One of the biggest employers of the country, India’s automotive sector is battling its worst crisis that it has seen in the last 20 years. The slumping numbers of car sales and bike sales are forcing even the big players in the market to axe off its employees and shut down many of its plants. According to a data compiled by the Society of Indian Automobile Manufacturers (SIAM), the sales of passenger vehicles to dealers came down by 30.9% and the sale of motorcycle and scooters to customers fell by 16.8% and the same data revealed that the passenger car sales have shot down by 36%.
The kind of catastrophe in the industry has led to massive job cuts with motorcycle and carmakers cutting off at least 2.50 lakh jobs. The sector which employs over 35 million people directly or indirectly, is mostly affecting the temporary or contractual employees. Many big companies are planning further job cuts and production cuts. Despite the luring offers and skyhigh discounts, the sector still failed to attract customers and saw an 18% drop in sales. The inventory pile-up and dip in sales can be subjected to a number of reasons like high-interest rates and an increase in vehicle insurance costs. With the introduction of the new Bharat Stage (BS)-VI emission norms, the situation has worsened as people are now reluctant to buy cars with engines that comply with BS-IV norms and not BS-VI norms. Caught in a downward spiral, the stagnation in the auto sector can also be a force of the weakening economic growth and liquidity crunch along with the collapse of many non-banking financial companies (NBFCs) that accounted for a significant share of automobile financing. Moreover, the emergence of electric cars in the scenario has led to uncertainty mounting upon the industry.
The auto industry is demanding tax cuts and easier finance access from the government in order to revive slumping sales. Contributing at least 7% to our country’s GDP, the downturn in the sector can have serious repercussions for the economic growth. If the current situation prevails, the unemployment rate is expected to go higher in the upcoming months, with its effects being felt in all areas of the economy. In a recent move to boost sales, SBI has extended its credit period for automobile dealers to help them tide over the stress building up in the industry. Major carmakers like Maruti Suzuki have been seeking government intervention on the issue so as to boost the sales and fix the crisis prevailing in the sector.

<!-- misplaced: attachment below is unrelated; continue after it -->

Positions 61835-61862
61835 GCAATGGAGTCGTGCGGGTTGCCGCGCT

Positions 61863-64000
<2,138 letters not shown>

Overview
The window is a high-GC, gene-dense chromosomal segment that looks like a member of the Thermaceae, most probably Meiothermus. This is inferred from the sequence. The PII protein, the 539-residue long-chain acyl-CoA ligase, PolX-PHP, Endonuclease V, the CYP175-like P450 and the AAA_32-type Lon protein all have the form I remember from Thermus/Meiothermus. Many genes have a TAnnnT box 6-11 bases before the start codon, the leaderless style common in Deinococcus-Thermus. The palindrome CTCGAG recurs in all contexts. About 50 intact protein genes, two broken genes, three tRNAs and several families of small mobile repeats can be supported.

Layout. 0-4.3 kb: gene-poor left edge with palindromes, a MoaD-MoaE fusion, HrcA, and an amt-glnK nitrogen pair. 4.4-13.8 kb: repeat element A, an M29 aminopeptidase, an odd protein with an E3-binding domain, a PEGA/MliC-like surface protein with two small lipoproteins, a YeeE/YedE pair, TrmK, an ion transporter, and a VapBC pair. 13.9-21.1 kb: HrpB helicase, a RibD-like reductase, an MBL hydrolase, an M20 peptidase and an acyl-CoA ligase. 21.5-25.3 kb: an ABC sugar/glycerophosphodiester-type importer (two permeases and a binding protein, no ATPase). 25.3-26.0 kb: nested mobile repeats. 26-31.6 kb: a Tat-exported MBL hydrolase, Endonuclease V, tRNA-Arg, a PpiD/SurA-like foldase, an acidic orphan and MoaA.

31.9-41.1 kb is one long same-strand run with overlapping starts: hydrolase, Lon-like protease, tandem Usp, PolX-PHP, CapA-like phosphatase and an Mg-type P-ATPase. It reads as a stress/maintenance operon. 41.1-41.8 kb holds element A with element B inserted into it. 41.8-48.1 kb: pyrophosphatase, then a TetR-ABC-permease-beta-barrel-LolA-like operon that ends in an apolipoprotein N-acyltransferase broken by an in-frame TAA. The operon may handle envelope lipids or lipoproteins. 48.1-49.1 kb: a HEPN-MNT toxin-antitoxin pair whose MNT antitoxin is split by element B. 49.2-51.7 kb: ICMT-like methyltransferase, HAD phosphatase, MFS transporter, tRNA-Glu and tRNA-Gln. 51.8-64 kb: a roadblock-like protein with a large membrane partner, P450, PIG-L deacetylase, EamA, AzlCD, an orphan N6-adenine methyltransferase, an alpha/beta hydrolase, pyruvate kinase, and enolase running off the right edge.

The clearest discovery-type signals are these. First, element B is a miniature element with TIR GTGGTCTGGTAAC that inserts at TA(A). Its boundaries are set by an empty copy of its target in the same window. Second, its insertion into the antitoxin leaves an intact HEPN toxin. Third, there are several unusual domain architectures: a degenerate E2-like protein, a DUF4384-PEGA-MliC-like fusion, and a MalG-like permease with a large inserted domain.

Several agencies have like Federation of Automobile Dealers Associations (FADA) and Automotive Component Manufacturers Association of India (ACMA) have raised their concern about the industry and they have estimated that as many as 10 lakh jobs are at a risk if no urgent action is taken. Analysts and experts have predicted that the situation will only get better in the next financial year and companies should brush themselves up for upcoming months as the sales are expected to be on the negative side.
Highlights of the Downturn Faced by Automotive Industry:
• In the month of July, the sale of vehicles in the country fell to about 18.25 lakh units from 22.45 lakh units, a year ago in the same month; exhibiting the steepest fall in the last 19 years.
• Even though the industry started off 2018-19 on a good note, the domestic passenger vehicle segment saw a decline in the number of sales for the first time in July 2018. Many companies like Ashok Leyland have also announced non-working days in their manufacturing plants.
• The rising price of petrol, a higher interest rate and increase in vehicular insurance cost led to the subdue of consumer sentiment which in turn led to the inventory and stock pile-up. Moreover, with the IL&FS crisis, the sector was faced with a major liquidity crunch.
• Furthermore, with the new norms surrounding the Bharat Stage-IV complaint vehicles, many consumers are holding off purchases and waiting to buy the latest BS-VI complaint vehicles.
• Being one of the largest employers in the country, the automobile sector employment figures were hit hard during the crisis as it led to the closure of 300 dealerships across the country and drove lakhs of people out of their job.
• To curb the current slowdown, industry experts are urging the government to cut down the GST rate to 18 per cent from the current 28 per cent.
• At present, the industry is awaiting the launch of BSVI which will come in April 2020 and it is not expecting any major change in the situation till the next financial year.